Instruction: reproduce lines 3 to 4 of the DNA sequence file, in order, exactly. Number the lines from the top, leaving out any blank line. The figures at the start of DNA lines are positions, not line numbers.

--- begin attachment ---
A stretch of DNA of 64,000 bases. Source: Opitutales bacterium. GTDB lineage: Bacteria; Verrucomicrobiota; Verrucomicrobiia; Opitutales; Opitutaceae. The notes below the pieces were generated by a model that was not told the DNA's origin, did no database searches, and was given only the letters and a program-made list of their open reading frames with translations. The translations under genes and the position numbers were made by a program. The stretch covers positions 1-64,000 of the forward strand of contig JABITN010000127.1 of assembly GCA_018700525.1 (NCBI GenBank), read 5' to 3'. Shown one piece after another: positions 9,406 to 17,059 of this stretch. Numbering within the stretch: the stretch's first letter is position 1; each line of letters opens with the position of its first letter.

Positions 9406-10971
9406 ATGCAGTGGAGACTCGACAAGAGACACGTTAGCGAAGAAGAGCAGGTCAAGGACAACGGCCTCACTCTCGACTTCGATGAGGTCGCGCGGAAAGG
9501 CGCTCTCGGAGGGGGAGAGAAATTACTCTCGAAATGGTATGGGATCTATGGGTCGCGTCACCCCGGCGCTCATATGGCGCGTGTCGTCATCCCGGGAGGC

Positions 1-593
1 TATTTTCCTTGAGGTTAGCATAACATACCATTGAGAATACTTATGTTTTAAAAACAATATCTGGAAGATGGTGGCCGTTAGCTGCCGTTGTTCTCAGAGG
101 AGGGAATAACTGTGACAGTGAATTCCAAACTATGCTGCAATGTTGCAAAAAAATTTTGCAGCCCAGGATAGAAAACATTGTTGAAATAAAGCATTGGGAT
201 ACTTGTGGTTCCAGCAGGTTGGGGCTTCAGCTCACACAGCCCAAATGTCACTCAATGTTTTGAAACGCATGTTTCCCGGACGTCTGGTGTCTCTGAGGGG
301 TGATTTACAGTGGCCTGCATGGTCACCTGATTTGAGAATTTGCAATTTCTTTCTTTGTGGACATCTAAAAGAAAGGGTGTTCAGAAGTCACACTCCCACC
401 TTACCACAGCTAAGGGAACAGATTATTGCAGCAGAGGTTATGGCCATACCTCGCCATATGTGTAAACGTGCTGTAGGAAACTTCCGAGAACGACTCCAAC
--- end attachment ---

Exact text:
9406 ATGCAGTGGAGACTCGACAAGAGACACGTTAGCGAAGAAGAGCAGGTCAAGGACAACGGCCTCACTCTCGACTTCGATGAGGTCGCGCGGAAAGG
9501 CGCTCTCGGAGGGGGAGAGAAATTACTCTCGAAATGGTATGGGATCTATGGGTCGCGTCACCCCGGCGCTCATATGGCGCGTGTCGTCATCCCGGGAGGC